Transparent Models

Building or editing models so that parts of it are transparent (see-through) is a two-step procedure. First you have to prepare the texture, and secondly you have to prepare the bin. Only after you work with both the texture and the bin will the transparency work properly in the game.

Any model can be transparent, or have transparent parts on it. You can create one from scratch and/or you can edit a model that already exists. For the purpose of demonstrating making a transparent model, I will use the Scottj.bin from the Fly! models. I will take this bin, retexture it, and make the windows so you can see through them. The final product will be ready for use in a track.

Part 1 - The Texture

If you plan to create a model from scratch, then of course you will know which textures it uses (after all, you will have just made them). But if you plan on editing an existing model, you run into a problem right away. How do you know what textures you need to edit. The solution is simple. Open BinEdit, and call the model in. Now, without another step, goto "Models>Write textures to textfile" on the main menu.

A standard windows box will open, prompting you for a file name. In our case we will call it "Scottj.txt" and then save. Now, in word pad or any text editor, open the file you just saved. In it, the textures the model uses will be listed. For example:

The Scottj.bin uses parts of four textures. Find these textures and their corresponding ACT files in the Art folder and copy them all to a temporary folder. You should have:


Leave these textures here for now, and go back to BinEdit.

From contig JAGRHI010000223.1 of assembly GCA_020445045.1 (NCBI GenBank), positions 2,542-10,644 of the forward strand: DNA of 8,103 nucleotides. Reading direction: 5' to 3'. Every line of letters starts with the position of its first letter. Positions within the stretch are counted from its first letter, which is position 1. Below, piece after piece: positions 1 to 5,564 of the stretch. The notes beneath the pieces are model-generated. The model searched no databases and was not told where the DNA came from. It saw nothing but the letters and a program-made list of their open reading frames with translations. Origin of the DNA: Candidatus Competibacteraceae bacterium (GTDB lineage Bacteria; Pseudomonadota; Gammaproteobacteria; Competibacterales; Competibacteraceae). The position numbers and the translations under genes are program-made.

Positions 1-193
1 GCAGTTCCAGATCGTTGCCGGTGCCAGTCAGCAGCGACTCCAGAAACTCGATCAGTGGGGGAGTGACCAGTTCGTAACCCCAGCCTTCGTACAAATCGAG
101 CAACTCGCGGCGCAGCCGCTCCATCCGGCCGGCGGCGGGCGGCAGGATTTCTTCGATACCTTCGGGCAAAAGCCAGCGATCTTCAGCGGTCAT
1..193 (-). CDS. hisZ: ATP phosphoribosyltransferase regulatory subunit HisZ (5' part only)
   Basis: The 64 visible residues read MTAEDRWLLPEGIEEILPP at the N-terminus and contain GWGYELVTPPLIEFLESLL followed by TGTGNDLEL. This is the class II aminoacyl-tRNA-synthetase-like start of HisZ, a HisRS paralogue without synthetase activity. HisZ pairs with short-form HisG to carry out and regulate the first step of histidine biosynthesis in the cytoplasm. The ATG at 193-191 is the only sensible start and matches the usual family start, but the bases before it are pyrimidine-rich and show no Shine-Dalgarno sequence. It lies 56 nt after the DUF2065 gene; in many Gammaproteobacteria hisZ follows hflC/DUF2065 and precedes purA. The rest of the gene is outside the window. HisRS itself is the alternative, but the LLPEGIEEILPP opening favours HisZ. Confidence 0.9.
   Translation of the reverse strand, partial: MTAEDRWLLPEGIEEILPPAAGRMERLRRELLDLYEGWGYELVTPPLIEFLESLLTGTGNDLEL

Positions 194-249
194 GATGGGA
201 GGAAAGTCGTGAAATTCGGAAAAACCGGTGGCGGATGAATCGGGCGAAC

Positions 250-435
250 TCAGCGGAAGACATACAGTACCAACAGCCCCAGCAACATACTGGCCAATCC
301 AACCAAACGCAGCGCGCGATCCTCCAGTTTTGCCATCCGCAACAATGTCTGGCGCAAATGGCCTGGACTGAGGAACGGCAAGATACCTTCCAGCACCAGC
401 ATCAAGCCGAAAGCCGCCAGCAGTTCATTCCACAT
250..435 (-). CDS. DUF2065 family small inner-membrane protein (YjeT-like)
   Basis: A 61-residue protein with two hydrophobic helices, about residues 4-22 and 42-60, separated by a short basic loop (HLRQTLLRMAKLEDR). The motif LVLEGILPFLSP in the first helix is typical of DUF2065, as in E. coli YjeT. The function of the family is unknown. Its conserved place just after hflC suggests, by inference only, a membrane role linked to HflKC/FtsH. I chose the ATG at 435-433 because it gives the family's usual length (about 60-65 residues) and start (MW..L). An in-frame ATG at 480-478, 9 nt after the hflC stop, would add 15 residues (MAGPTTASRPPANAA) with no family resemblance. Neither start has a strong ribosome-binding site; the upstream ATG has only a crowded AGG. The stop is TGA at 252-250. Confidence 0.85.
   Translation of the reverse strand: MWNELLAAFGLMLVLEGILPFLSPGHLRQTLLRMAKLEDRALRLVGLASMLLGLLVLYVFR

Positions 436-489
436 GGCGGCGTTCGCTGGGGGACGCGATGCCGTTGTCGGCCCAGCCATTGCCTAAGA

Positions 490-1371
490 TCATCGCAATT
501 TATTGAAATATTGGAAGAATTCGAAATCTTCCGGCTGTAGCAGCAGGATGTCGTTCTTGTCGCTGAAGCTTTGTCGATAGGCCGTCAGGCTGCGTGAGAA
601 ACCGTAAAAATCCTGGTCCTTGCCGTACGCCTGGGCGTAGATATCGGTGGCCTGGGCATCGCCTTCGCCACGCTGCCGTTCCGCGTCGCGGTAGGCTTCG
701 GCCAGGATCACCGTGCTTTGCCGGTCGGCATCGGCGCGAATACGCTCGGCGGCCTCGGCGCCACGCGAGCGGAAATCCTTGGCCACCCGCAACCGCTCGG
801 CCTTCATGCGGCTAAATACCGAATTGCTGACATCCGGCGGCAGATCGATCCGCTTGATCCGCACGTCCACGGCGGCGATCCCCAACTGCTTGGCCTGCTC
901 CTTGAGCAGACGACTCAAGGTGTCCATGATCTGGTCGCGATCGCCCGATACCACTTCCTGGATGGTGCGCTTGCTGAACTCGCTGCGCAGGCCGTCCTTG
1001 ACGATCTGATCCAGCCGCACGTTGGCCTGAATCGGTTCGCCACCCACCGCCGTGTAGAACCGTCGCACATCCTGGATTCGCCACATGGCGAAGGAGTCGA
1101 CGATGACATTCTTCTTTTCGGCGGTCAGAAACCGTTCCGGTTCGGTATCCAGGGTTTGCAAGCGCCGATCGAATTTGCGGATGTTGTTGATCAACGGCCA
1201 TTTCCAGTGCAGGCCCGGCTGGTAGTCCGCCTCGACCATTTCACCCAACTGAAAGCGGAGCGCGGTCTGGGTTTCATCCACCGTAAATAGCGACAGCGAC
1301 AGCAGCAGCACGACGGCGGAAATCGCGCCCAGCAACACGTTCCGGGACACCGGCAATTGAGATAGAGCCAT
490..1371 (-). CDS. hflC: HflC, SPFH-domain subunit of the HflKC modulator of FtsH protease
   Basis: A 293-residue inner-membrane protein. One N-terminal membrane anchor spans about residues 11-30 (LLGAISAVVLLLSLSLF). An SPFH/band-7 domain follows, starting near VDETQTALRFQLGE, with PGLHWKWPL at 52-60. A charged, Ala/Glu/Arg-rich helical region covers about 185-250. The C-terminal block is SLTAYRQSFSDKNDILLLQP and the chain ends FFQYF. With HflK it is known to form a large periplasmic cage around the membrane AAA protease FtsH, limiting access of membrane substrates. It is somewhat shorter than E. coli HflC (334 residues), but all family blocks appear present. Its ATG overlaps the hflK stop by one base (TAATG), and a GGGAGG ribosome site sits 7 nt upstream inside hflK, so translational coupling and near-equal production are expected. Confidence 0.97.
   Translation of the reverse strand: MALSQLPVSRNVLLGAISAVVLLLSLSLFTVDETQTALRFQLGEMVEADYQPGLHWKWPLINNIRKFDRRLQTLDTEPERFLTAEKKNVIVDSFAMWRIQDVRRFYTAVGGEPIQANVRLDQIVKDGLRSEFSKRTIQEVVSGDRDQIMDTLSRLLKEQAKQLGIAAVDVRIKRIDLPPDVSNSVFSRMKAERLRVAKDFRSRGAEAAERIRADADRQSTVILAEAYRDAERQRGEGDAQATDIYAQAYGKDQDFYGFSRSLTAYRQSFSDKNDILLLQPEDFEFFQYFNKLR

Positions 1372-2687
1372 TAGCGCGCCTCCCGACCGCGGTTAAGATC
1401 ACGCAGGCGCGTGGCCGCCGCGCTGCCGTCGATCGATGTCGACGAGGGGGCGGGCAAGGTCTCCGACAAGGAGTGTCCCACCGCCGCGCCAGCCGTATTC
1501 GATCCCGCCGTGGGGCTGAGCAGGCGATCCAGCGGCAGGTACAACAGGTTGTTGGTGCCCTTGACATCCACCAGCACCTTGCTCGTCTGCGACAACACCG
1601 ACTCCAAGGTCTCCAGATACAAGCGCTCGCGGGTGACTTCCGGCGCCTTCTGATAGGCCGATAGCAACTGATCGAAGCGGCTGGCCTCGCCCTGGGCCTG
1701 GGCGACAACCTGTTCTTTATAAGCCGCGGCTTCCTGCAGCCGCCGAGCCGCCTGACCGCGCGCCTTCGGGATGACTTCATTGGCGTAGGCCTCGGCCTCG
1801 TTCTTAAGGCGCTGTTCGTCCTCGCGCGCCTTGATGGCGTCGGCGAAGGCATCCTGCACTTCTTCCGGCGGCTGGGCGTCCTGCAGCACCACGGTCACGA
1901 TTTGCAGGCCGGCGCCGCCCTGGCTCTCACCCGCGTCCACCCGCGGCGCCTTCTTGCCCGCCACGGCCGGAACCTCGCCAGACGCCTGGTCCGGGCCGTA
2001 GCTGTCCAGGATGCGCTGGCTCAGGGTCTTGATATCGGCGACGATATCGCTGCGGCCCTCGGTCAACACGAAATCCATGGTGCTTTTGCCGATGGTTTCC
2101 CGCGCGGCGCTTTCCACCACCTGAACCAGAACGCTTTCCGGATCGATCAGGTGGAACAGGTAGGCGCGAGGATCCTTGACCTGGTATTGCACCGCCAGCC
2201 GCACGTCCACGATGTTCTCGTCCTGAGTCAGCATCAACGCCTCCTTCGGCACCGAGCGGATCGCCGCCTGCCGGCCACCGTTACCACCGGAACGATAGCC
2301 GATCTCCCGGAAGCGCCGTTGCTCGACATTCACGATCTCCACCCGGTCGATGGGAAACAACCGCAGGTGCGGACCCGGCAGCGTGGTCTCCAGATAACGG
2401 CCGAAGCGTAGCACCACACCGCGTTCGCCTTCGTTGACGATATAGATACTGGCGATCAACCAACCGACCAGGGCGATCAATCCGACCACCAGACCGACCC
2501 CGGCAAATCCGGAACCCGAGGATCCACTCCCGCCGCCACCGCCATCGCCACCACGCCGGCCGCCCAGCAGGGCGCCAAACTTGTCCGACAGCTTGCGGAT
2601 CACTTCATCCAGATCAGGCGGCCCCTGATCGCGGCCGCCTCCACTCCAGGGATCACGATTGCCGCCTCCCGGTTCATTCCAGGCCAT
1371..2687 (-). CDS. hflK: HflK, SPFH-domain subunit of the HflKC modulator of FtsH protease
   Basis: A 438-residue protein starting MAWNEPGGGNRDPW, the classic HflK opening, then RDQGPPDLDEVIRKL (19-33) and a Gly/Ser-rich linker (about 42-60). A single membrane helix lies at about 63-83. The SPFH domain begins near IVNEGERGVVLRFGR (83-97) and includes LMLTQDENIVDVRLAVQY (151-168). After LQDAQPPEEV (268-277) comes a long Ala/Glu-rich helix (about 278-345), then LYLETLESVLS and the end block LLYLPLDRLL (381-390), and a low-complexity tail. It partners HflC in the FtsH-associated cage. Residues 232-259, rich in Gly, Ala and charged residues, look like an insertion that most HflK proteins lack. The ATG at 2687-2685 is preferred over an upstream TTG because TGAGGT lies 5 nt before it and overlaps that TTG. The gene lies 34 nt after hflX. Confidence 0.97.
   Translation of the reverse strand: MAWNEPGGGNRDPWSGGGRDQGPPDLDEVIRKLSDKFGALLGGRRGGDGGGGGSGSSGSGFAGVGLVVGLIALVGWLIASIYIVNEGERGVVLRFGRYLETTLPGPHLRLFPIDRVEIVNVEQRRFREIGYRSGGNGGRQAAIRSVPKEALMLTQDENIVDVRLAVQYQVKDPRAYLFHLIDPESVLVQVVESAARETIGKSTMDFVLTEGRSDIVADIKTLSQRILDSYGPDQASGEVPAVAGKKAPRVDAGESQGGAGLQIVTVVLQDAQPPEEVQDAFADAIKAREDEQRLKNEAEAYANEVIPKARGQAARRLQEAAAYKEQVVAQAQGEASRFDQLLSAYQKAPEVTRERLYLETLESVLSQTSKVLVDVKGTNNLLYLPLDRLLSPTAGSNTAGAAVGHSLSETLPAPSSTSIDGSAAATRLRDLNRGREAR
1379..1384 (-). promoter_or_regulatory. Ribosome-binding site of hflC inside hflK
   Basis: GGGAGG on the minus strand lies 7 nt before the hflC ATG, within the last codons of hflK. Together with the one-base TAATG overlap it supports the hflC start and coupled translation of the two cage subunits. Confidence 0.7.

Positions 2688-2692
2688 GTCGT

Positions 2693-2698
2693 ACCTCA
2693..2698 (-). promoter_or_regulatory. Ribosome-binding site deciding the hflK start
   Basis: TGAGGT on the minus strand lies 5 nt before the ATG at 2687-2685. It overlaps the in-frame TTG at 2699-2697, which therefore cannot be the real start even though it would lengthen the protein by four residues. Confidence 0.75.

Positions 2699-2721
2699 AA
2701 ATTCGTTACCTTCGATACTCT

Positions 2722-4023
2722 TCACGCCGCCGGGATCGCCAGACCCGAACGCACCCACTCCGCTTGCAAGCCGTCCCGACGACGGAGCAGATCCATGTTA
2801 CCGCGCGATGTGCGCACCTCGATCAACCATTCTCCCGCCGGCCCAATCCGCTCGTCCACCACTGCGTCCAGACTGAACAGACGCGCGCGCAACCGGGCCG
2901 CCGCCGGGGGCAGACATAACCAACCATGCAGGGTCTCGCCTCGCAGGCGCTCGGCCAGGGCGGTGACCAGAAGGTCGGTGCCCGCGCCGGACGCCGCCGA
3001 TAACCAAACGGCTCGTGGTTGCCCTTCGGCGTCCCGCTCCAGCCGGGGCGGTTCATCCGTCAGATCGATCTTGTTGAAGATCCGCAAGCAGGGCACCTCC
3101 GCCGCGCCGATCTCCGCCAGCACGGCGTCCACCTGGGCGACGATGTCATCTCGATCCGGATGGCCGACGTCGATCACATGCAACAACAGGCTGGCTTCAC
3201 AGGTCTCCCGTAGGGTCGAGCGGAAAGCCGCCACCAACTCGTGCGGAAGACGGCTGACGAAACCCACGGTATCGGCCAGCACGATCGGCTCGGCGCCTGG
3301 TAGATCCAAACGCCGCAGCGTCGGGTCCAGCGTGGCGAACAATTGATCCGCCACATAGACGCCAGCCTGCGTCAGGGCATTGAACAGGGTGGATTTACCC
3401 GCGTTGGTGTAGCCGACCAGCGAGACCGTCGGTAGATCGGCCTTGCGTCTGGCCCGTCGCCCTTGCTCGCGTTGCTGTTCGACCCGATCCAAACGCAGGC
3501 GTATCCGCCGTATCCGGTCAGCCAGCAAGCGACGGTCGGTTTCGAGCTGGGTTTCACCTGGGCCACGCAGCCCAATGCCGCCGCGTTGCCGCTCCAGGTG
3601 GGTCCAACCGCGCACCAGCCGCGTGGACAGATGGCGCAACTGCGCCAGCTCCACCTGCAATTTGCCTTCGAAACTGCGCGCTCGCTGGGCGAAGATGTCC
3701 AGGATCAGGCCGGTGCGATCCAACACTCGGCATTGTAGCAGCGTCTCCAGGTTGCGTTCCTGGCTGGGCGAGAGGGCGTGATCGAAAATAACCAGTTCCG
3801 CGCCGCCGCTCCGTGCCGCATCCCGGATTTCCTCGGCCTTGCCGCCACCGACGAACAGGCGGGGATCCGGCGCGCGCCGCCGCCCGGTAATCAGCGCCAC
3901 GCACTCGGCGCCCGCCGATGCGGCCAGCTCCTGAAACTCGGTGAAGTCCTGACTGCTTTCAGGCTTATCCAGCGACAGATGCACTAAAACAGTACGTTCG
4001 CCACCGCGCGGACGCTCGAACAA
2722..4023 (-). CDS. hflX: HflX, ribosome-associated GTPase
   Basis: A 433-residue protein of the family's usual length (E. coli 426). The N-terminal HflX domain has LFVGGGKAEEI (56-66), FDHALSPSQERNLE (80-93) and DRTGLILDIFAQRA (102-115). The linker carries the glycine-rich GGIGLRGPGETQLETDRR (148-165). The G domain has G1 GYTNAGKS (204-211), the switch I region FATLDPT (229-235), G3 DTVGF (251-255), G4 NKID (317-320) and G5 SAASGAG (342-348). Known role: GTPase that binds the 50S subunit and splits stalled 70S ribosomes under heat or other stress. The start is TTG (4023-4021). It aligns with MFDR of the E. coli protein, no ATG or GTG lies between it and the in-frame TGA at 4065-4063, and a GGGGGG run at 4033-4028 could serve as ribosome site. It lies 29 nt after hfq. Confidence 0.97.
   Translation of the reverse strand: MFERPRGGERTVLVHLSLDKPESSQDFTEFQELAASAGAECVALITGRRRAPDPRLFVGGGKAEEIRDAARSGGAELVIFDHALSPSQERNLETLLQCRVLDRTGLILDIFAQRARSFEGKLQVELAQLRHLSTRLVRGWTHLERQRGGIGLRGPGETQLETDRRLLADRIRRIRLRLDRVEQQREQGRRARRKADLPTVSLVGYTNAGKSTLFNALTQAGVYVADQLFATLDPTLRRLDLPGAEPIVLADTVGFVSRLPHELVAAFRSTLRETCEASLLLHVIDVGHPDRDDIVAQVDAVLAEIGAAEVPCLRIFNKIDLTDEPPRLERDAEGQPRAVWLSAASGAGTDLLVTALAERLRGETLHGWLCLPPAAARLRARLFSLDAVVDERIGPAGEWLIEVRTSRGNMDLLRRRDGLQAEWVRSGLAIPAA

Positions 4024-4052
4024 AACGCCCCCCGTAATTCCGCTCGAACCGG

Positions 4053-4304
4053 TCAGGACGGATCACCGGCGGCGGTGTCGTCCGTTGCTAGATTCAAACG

We still need to know what parts of the textures the Scottj.bin uses. To find out, press the space bar so that the faces turn a pink-ish color. When a face is highlighted (pink) goto "Face>Properties" on the menu.

This will bring up the face property box. You will be able to see where the face is mapped to the texture. Take note of which texture it is, and what part the model uses. You will have to do this for each face of the model. This can be a tedious process, but it's usually easier than it sounds. When you're done, you should be aware of all the parts the model uses for each texture. For example, see here.

Now open, into a paint program, the textures you moved to the temporary folder. You will have to crop or otherwise isolate each part of the texture used by the Scottj.bin.

Note: It is not advisable to work with the original textures. Using four entire 256x256 textures for one small house would place an unnecessary strain on graphic hardware.

You should end up with something like this. Notice how we've gotten rid of the excess baggage.

Now we will arrange these bits and pieces onto a single 256x256 texture. It will probably be best to use a black background for the base of the texture. We end up with this.

Note: I enlarged the size of the pieces for improved resolution.

Next we will touch up those parts that we want to be transparent.